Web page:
Go Wild | WWF-Canada
©: WWF-Canada

Go Wild with WWF-Canada

Go Wild
Abundant freshwater, unspoiled wilderness and iconic rainforest, prairie and Arctic landscapes are all part of our national identity. From coast to coast to coast, Canada is bursting with natural riches, diverse species and varied ecosystems that sustain us and provide benefits essential for a healthy life. To celebrate Canada's 150th, Go Wild projects across the country are working to restore wildlife habitat, monitor species at risk and generate solutions to the conservation challenges in our communities so that nature can thrive today and for the next 150 years.

Thank you for your interest in Go Wild Community Grants. The application period is now closed.

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©: Strawberry Isle Marine Research Society
©: WWF-Canada

Find your Go Wild inspiration


Presenting the Go Wild Winter 2017 Winners

Kelowna, B.C., Border Free Bees – Kelowna Nectar Trail
Community members will develop a 7.4 kilometre route of pollinator-friendly gardens from Summerhill Organic Winery to the Okanagan UNH20 Xeriscape Demonstration Garden at the H20 recreation Centre.

Vancouver, B.C., Vancouver Aquarium Marine Science Centre – Whale Trail BC
Five informational panels across the south coast of British Columbia will engage the public in spotting cetaceans and teach them how to become better marine stewards. Residents can contribute directly to citizen science by reporting their sighting via Vancouver Aquarium's WhaleReport app.

Vancouver, B.C., VanDusen Botanical Garden Association – Connecting Disadvantaged Urban Youth with Nature
An immersive, hands-on learning experience at VanDusen's 55-acre outdoor classroom will bring curriculum-linked programs about ecology to life in a way children can see, smell, hear and feel.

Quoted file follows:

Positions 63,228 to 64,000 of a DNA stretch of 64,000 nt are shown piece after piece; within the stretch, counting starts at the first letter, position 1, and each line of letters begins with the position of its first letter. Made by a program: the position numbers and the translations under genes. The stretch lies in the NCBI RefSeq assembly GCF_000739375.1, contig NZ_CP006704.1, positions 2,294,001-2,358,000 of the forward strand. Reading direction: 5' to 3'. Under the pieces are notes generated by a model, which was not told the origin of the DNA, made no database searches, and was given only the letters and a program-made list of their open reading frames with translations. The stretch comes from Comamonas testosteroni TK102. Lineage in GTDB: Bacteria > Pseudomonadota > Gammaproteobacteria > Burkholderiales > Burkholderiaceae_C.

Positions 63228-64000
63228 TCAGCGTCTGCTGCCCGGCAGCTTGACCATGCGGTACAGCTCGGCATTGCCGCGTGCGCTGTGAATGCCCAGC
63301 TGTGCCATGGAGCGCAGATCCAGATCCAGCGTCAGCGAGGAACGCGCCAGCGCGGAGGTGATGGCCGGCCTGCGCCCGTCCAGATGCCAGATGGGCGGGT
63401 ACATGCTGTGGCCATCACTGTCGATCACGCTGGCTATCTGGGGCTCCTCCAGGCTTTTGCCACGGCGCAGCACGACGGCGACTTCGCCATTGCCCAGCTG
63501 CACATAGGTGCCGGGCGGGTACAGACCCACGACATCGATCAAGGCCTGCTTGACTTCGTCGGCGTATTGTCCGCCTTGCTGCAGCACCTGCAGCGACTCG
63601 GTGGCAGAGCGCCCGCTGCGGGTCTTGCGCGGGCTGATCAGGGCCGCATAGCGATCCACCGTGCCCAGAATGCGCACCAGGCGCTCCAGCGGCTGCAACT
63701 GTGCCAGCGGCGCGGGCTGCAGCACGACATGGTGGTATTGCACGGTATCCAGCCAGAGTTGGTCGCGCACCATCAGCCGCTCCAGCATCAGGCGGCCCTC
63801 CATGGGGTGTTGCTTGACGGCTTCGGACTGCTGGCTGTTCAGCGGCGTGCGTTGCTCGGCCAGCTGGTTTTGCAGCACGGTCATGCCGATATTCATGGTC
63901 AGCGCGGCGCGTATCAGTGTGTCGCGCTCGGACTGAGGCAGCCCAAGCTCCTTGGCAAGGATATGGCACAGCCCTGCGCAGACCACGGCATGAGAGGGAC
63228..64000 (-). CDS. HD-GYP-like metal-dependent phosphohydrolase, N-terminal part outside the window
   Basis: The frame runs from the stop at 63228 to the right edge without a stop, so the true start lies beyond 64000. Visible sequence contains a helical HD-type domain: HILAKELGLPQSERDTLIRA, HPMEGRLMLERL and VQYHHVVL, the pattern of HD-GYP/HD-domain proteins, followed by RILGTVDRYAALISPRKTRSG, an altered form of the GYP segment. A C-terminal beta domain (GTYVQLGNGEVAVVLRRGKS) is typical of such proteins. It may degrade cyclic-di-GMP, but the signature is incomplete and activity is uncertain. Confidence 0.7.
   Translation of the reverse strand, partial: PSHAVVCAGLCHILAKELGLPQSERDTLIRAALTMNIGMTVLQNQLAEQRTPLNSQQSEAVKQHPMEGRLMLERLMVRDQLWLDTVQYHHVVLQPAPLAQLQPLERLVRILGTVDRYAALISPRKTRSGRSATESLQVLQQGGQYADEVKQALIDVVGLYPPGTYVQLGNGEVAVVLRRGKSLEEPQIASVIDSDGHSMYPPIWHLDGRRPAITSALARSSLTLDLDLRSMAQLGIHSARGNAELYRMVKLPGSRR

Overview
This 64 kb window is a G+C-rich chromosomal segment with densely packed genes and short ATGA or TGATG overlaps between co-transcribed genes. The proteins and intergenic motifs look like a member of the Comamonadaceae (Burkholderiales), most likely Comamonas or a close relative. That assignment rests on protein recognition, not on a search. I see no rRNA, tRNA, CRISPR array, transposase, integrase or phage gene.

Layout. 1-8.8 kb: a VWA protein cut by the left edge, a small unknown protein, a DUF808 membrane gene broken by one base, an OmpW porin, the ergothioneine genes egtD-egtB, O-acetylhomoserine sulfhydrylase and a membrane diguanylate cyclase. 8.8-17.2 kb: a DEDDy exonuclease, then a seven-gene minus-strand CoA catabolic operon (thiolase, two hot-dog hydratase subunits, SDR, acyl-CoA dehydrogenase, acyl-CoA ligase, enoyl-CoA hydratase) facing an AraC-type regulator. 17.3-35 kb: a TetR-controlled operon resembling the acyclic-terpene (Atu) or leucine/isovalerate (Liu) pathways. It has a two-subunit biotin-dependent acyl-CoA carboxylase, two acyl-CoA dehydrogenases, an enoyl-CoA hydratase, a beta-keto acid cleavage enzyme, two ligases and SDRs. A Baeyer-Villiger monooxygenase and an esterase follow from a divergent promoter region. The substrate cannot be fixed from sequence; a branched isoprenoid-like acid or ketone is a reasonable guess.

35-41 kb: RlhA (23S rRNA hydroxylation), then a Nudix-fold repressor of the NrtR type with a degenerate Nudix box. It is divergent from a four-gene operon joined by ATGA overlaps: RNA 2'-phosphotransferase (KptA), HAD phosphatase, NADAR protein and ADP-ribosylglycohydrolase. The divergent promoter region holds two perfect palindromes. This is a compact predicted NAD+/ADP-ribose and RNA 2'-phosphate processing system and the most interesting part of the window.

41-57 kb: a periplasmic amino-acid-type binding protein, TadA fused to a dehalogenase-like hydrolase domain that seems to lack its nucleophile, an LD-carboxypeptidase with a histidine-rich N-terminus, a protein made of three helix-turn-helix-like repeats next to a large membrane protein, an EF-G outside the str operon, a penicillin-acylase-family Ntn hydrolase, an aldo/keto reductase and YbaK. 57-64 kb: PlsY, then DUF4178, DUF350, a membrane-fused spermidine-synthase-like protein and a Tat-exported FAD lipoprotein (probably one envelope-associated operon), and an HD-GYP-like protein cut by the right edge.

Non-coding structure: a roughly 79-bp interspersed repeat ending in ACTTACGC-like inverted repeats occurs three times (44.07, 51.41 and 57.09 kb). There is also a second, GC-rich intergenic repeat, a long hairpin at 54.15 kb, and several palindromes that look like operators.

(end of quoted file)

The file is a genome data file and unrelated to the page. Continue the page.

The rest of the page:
Saint John, N.B., ACAP Saint John Inc. – Nurturing Ecologies: Growing Trees Alongside Neighbourhoods in Urban New Brunswick
Urban tree nurseries and environmental education centres will help educate youth about the benefits of trees to their health and rejuvenate marginalized communities. Native trees grown through this project will be used in other ecological restoration projects across southern N.B.

Hamilton, Ont., Hamilton Conservation Foundation – Christie Lake Fish Habitat Restoration Project
Riparian wetland and fish habitat will be restored by planting native vegetation around the natural stream, helping to increase the number of fish species, improve water quality, open access to upstream waters, reduce water temperatures and enhance spawning and nursery habitat.

Huron-Kinloss, Ont., Pine River Watershed Initiative Network (PRWIN) – 4H Tree Planting Day
To improve the quality of water in local creeks, rivers and lakes, PRWIN is hosting a tree-planting day for the children that will bring the community together to learn and protect the natural environment.
 
Grey County, Ont., Escarpment Biosphere Conservancy – Preserving Biodiversity Series (PBS)
To celebrate 20 years of conservation, the Escarpment Biosphere Conservancy will host a preserving biodiversity series to promote nature stewardship. Workshops will teach community members how to monitor species at risk populations, restore and create wildlife habitat and identify invasive species.

Toronto, Ont., The Storefront Arts Initiative – DIVINE
How can society survive without water? DIVINE, a new Canadian play, takes the audience on a journey to a post-apocalyptic Ontario where battles are waged over the last dregs of undergound water in an effort to raise awareness for freshwater conservation.

Arborfield, Sask., Carrot River Valley Watershed Association – Engaging Youth in Community Source Water Protection
Youth will learn about how to protect water resources and watersheds, including how to identify water issues in their rural community and develop solutions to mitigate those risks.

Yorkton, Sask., Assiniboine Watershed Stewardship Association Inc. – Help for our Feathered Friends, Yorkton Project
The Assiniboine Watershed Stewardship Association will partner with two local Scouts groups to construct and install seven hen houses that will provide important nesting habitat for female Mallard ducks.

Baie du Trou-à-Barbotte, Que., Bassin Versant Saint-Maurice – Bats in Danger!
Primary school students will help local bat populations affected by white-nosed syndrome by building and installing bat houses and learning about bat conservation.

Montreal, Que., Myriam Verzat – Connecting with Nature
A series of workshops invite residents to leave their homes and meet their neighbors through the exploration of local biodiversity. Each workshop will spark discussion and provide inspiration for artistic collaboration.
 

Questions about Go Wild Community Grants and how to apply? Click here for more information or email gowild@wwfcanada.org.